Anti-immigration laws are enforced not to stop but control new settlements and to legitimise the use-and-throw logic that characterises neo-liberalism. This increases labour vulnerability economically and politically — by differentially including the immigrants and ghettoising the local consciousness against them.
Throughout the world — in Maharashtra, in Assam, in the US, everywhere — the same ghettoised psyche comes coupled with the trans-politicisation of economy, which has relegated people to passive receptors of global mobility of capital.
Specific identitarian conflicts today are various realisations of the competitive ethic that underlies a market-oriented political economy. With the entrenching of this ethic in every corner of the society under globalisation, such conflicts are bound to multiply.
What the market does essentially is that it perpetuates fragmentation and individuation, thus posing every division in a horizontal competition. Even those conflicting interests, which could be resolved only by structural transformation, are preserved through their metamorphoses into competing groups and lobbies.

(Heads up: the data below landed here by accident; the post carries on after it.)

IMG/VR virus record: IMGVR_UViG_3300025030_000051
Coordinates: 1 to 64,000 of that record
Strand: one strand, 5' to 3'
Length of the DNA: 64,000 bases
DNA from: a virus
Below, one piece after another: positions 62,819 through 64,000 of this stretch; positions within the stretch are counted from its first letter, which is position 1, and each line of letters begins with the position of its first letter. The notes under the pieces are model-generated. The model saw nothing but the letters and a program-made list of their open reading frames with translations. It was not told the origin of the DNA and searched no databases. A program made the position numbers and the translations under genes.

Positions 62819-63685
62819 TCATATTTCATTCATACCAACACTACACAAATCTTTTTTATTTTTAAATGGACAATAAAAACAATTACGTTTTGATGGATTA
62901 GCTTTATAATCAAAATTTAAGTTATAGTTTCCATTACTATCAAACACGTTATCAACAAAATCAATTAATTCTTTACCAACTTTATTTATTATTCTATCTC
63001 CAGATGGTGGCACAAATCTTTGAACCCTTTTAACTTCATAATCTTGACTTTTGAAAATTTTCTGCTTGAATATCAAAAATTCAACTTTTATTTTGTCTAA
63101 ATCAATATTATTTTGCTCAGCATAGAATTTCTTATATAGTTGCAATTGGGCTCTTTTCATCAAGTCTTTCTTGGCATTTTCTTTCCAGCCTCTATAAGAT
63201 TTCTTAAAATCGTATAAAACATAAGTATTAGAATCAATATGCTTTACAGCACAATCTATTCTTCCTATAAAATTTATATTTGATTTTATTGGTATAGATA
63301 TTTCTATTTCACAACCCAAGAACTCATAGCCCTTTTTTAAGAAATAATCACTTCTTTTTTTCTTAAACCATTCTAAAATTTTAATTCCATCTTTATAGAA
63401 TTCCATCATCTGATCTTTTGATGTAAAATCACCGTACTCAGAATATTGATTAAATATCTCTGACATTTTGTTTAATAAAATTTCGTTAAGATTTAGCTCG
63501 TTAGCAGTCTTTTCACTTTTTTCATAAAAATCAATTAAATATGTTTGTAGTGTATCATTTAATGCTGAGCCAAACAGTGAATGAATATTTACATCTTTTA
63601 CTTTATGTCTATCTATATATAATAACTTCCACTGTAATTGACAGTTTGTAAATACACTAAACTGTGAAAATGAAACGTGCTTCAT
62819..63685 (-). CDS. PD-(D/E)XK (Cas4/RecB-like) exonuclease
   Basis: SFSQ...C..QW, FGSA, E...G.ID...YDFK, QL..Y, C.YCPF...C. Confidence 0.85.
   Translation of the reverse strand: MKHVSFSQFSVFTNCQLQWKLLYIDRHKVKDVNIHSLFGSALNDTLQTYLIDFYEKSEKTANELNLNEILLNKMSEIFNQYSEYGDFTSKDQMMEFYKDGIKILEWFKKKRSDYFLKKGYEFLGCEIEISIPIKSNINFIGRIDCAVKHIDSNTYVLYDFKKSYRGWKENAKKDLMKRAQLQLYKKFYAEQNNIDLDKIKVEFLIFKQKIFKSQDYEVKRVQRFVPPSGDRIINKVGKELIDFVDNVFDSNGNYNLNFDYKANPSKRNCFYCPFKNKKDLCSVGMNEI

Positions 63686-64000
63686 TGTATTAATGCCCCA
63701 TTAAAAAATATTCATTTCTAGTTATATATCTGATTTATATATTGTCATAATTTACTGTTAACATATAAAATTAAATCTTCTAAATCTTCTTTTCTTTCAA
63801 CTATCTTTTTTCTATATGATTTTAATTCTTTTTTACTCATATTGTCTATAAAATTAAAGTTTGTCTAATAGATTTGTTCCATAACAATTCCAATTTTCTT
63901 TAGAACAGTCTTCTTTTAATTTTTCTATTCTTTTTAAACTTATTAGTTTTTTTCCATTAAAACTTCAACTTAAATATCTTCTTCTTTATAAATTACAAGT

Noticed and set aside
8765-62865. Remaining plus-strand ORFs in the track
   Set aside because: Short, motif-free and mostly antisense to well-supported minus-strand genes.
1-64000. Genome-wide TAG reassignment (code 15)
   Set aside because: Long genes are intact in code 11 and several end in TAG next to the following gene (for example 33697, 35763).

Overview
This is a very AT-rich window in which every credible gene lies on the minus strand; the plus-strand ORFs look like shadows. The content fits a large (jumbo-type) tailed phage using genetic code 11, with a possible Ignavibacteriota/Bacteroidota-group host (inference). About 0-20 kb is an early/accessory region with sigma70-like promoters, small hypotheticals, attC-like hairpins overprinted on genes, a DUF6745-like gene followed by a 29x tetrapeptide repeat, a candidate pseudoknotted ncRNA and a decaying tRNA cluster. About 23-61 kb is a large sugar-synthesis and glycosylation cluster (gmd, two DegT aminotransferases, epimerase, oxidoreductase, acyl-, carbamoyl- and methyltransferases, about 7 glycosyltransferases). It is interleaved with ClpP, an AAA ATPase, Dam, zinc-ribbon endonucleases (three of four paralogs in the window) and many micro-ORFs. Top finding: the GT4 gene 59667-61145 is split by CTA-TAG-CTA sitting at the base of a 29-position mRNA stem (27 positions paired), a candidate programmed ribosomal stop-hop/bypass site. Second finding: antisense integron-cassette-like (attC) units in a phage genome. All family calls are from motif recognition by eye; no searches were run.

Arguably the greatest Indian philosopher, Muhammad Iqbal understood this when he said, “Fanaticism is nothing but the principle of individuation working in the case of group”. In other words, regional/national fanaticism that defines anti-immigration today is the product of individuation that competition necessarily poses.
Under neo-liberal globalisation, I agree, the “global village” has become a virtual reality. However, in this village citizens are reduced to “much as potatoes in a sack form a sack of potatoes”. They are thrown into a large “stagnant swamp”, where they desperately try to save themselves and stand up in whatever way they can — even if at the expense of others.
So anti-immigrant upsurge and its legitimacy are nothing but a vent to this desperation. It is a commodified deformation, in the socio-political market, of structural conflicts.
Hence, the question is not whether globalisation impedes labour mobility, but how through various means it impedes labour’s ability to challenge capital.
Courtesy: The Economic Times